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Friday, 5 June 2015

Saving the economy: What should Greece do next?

Stephen Horvath (A-Level Student, Westminster School)

On 1 June, Vicky Pryce, the Chief Economic Adviser to the Centre for Economic Business Research, spoke to SEESOX on “Saving the economy: What should Greece do next?” Kalypso Nicolaïdis, Professor of International Relations and Fellow at St. Antony’s, was the chair.

Initially looking at the question of how Greece had arrived in such a problematic economic position, Pryce commented how the Greek crisis came as a surprise in 2010 (when she was Head of the Government economic service), and carried unreasonable caricatures that crowded out sensible solutions.

Pryce stated that Greek entry to the Eurozone created an unstable system that prevented Greece from being able to respond to a crisis, as it could not devalue its currency and had no clear lender of last resort. Interest rates for Greek government borrowing had fallen 90% since entering the Euro, which encouraged unsustainable borrowing, as did the removal of balance of payments constraints. She was keen to emphasise that the unsustainable borrowing of the government did not justify the stereotype of the ‘profligate Greek:’ according to OECD studies, Greeks worked some of the longest hours and had one of the lowest household debt to income rates within the Eurozone. The initial bailout of the banks in response to the 2008 crisis made the Greek problem even worse, she claimed, by transferring the debt of Greek banks, which had overstretched themselves throughout the Eurozone, to Greek taxpayers. This issue was scarcely rectified by the debt relief program: of the €120 billion forgiven, only €6 billion of it was governmental debt.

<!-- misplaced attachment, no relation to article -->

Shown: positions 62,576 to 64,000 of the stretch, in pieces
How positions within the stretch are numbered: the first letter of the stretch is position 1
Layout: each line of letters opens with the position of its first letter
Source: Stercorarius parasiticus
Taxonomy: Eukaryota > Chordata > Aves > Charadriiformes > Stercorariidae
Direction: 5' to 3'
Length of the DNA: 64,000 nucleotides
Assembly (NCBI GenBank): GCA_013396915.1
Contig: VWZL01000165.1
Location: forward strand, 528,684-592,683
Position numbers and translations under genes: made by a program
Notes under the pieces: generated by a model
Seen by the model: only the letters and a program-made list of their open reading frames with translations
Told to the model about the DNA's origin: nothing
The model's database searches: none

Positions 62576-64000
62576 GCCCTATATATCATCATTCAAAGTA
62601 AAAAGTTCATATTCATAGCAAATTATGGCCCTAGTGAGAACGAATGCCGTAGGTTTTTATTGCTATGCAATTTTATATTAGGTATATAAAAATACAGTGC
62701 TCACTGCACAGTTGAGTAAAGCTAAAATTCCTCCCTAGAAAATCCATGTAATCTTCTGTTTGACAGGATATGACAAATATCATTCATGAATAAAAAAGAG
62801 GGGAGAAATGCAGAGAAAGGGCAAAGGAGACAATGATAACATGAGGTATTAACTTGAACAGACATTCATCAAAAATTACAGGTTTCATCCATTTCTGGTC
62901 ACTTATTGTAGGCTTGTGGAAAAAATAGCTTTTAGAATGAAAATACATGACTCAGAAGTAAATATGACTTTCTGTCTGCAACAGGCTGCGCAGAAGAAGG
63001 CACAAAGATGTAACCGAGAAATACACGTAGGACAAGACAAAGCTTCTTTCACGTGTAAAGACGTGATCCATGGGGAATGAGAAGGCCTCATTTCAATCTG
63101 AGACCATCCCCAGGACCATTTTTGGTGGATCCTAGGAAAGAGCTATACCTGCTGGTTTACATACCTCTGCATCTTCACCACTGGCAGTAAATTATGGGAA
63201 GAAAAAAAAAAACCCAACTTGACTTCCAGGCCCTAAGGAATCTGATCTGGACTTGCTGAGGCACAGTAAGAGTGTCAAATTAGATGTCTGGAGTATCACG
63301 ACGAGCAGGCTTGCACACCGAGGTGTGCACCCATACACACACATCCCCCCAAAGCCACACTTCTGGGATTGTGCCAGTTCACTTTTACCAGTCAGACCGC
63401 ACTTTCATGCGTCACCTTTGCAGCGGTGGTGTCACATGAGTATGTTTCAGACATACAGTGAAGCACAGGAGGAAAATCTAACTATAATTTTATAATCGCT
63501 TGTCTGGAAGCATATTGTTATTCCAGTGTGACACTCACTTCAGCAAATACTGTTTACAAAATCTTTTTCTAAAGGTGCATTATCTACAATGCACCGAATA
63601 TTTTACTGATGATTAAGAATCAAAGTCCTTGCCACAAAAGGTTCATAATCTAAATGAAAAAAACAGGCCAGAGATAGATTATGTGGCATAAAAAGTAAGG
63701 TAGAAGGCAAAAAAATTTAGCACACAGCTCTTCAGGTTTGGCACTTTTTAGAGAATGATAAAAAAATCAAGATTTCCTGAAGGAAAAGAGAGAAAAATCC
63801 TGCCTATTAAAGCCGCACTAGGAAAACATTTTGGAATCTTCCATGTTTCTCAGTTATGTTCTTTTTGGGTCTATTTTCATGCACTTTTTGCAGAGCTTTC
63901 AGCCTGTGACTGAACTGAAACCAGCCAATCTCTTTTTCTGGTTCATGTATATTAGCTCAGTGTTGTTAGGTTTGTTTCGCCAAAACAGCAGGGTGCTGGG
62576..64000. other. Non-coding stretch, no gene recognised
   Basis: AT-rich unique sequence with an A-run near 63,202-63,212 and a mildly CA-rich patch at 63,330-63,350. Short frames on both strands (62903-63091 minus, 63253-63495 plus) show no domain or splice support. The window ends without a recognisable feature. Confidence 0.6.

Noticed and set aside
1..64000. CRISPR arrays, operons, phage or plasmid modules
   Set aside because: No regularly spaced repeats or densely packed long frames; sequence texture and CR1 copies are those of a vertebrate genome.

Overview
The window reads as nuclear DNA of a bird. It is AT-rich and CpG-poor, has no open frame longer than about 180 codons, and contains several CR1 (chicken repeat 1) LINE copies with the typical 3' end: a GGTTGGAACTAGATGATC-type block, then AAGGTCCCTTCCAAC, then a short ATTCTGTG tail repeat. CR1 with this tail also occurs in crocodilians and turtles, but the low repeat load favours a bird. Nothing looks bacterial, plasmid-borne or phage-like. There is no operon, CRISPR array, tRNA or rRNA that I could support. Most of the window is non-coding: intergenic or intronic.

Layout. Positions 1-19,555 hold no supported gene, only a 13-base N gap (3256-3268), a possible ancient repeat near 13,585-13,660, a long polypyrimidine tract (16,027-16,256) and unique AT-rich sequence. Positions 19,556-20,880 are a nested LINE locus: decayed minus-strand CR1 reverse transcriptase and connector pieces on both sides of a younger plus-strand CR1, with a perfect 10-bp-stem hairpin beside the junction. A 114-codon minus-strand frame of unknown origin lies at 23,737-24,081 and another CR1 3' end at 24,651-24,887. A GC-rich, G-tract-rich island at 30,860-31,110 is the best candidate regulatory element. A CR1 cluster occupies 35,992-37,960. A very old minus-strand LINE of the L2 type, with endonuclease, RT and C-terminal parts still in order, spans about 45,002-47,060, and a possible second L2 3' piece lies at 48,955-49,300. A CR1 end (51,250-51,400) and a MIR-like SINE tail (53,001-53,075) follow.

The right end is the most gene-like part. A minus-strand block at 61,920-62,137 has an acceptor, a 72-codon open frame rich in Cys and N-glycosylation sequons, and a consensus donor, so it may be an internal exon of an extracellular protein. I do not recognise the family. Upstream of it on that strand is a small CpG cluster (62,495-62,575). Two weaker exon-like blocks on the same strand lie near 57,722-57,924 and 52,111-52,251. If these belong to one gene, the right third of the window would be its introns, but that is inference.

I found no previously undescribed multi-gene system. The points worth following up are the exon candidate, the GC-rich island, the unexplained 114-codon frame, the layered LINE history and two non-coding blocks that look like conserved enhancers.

The actions of the European institutions have made it much harder for Greece to get out of this mess, Pryce argued. The disputes over annual budgets had been allowed to become a bigger source of tension than they were worth, with Samaras’ proposed 2015 Budget being rejected at the end of 2014 over just a €2 billion difference. Moreover, the ECB’s inability to buy junk-rated Greek bonds through quantitative easing scared off banks from investing in Greece.

In the present round of negotiations, Pryce considered the right-left divide an obstacle to success for Syriza because right wing national leaders in the EU do not want to cave to Syriza at risk of empowering their own domestic leftists, particularly in Spain and Portugal. Professor Nicoalïdis pressed Pryce on her characterisation of Syriza as being a largely mainstream force in governance, and Pryce suggested that Tspiras and his team were the strong moderates in a party with a smaller radical wing. Tspiras’ strategy is to deal with the Greece’s long-term debt, caused by the maturing of bonds in 2020, as this would substantially reduce the annual debt repayments. Greeks, above all, want the certainty and stability of a new agreement so that economic activity can resume. Part of this agreement and return to normality needs to allow the ECB to buy Greek bonds through QE and kick-start the banking sector. Whilst blaming the Europeans and the international institutions for the severity of the crisis, she remained hopeful that a partial solution was within reach.

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